“I’ve heard that Vulcans experience the same emotions Humans do,” Jim found himself saying, remembering Spock’s counterpart in his mind, the overwhelming and unstoppable flood of what lay beneath his impassive surface. “If that’s true, then you must know that there’s no shame in feeling – only in making irrational decisions based on those feelings.” He ruefully acknowledged that he was sometimes quite guilty of doing that very thing.

He curled his hands gently around those lax fingers. “And there’s no shame in healing, either,” he pointed out.

A long moment passed in which there was nothing but the circulation of the air vents for noise, and then Spock turned his hands over, squeezing silently. They drew apart, each settling on either side of the mat with the fire pot between them. Spock closed his eyes and Jim knew that this – whatever it was – had begun.

It seemed mostly uneventful, really. He watched in silence as, gradually, Spock’s Vulcan rigidity slowly lessened until it simply appeared to vanish, leaving only a gentle sense of quiet and relaxation radiating from him. Jim forcibly suppressed his own feelings of gratitude and astonishment that he was being given this opportunity to see this Vulcan – any Vulcan, but especially this one – consciously lower the barriers he showed to the rest of the world. The sense of pride and exhilaration was harder to subdue, but he did it, setting them aside to look at another time, one when he wasn’t being counted on to watch out for the psychological welfare of his officer. His friend.

Time passed, slowly, and he’d never been more content to do nothing but sit and be silent in his life. It was almost eerie.

The first indication he had that this would not be quite as simple and uncomplicated as he thought was when Spock’s posture of relaxation gave way to hunched-over effort and tension. Jim had to remind himself that his First knew what he was doing, and that this couldn’t be an easy task – surely a certain amount of pain and difficulty was to be expected. He didn’t lean forward in concern, even though his intuition was whispering danger signals to him.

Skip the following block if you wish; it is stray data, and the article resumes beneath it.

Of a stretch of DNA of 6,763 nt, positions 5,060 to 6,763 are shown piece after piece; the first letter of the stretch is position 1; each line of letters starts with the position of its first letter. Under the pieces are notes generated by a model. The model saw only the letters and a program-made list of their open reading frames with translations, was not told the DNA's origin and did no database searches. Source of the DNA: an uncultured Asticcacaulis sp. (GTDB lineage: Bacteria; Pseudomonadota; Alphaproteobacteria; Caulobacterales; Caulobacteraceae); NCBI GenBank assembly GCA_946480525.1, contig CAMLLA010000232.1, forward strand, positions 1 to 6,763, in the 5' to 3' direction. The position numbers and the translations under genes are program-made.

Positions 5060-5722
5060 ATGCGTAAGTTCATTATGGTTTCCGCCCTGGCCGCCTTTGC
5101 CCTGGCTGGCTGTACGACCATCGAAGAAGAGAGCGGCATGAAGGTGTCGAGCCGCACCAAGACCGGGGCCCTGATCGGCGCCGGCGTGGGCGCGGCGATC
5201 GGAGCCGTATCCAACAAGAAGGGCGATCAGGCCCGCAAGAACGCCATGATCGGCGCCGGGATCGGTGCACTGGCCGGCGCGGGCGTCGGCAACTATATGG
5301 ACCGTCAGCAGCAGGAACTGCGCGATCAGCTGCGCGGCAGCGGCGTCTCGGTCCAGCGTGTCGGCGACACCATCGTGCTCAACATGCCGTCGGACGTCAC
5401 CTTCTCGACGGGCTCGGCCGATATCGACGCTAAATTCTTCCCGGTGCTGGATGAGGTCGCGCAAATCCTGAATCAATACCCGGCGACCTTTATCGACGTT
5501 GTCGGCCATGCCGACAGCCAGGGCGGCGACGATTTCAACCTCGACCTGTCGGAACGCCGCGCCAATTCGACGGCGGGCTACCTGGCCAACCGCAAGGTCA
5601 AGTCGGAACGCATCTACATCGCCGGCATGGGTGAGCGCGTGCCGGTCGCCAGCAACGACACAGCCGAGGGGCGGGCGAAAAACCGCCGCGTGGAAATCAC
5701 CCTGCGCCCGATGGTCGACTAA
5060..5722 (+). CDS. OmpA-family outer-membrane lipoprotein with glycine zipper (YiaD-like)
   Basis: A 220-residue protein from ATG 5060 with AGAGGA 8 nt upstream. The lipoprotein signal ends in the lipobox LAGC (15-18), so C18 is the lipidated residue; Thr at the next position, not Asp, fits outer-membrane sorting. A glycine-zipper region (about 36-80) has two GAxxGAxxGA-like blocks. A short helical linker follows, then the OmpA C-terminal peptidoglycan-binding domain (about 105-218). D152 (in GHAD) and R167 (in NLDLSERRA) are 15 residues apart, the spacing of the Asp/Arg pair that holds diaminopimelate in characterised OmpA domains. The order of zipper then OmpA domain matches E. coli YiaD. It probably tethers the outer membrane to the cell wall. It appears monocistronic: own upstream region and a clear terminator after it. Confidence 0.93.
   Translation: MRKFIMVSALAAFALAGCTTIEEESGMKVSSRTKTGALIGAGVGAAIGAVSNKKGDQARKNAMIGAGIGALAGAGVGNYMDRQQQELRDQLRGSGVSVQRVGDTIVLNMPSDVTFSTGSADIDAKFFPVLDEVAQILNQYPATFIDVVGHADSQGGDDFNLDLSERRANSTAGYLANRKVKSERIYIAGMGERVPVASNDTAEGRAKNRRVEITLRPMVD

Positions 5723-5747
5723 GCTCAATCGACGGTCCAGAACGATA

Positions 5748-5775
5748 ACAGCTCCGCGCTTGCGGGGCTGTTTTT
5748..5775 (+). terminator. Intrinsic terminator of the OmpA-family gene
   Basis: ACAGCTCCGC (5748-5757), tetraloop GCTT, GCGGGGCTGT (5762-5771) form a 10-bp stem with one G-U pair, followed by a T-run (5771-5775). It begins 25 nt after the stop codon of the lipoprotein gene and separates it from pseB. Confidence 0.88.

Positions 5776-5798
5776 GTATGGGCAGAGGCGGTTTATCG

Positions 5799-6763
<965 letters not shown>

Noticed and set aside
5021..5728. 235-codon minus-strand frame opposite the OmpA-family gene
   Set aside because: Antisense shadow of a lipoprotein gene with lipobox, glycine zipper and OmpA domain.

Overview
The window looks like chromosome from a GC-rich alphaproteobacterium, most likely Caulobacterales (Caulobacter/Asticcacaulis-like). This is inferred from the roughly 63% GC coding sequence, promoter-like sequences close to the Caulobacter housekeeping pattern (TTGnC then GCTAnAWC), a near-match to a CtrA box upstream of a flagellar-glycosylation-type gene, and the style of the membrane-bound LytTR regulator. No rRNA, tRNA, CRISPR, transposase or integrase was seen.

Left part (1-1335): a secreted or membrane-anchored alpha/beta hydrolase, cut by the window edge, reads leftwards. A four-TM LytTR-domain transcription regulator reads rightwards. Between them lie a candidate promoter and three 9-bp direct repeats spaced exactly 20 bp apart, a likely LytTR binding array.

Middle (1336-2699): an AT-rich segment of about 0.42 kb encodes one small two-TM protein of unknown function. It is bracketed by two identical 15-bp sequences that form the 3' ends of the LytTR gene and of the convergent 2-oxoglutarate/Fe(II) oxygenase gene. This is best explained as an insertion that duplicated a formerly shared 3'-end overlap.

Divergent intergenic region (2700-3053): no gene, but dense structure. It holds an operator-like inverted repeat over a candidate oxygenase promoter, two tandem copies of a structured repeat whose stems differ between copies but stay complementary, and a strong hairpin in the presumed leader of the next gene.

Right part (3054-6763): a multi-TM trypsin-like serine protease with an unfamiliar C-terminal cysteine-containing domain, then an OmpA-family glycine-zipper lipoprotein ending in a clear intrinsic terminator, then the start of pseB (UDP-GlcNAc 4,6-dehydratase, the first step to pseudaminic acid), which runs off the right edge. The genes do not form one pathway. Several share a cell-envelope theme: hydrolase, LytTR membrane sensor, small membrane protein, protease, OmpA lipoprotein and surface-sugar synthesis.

A short time after that, he felt his skin begin to itch in a way that he’d never experienced before. It was an all-over sensation, not localized, very subtle, very slight, and very, very irritating. He fought back the urge to move, his legs having long gone numb, but the phenomenon persisted, growing slightly worse the longer he ignored it. He filled his lungs with air and released, one after the other, again, then again, and put the feeling aside.

Next an ache began in his chest, like the worst case of heartburn he’d ever been unfortunate enough to have, blazing just beneath his chest cavity and spreading. This wasn’t quite as distracting – more notable because it was there, but it made him take his eyes from Spock for a moment, thoroughly confused as to what was happening. He still didn’t move, though heat spread through him like languid, licking flames.

What really brought the answer home for him, however, was the pervasive and unexpected feeling of grief that began, somewhere in the midst of the other physical sensations, to batter at his control.

This, he realized, remaining as still and blank as he possibly could, was why Spock had wanted someone stable here with him. He now understood why it would normally be a healer sitting where he was sitting – and why, lacking one, only someone accorded a very great trust could serve as proxy.

He wondered whether Spock had approached him because he trusted him – or because his older self did. He thought it was probably a combination of both; that, and he doubted that the man had quite realized how much of this Jim would be able to sense.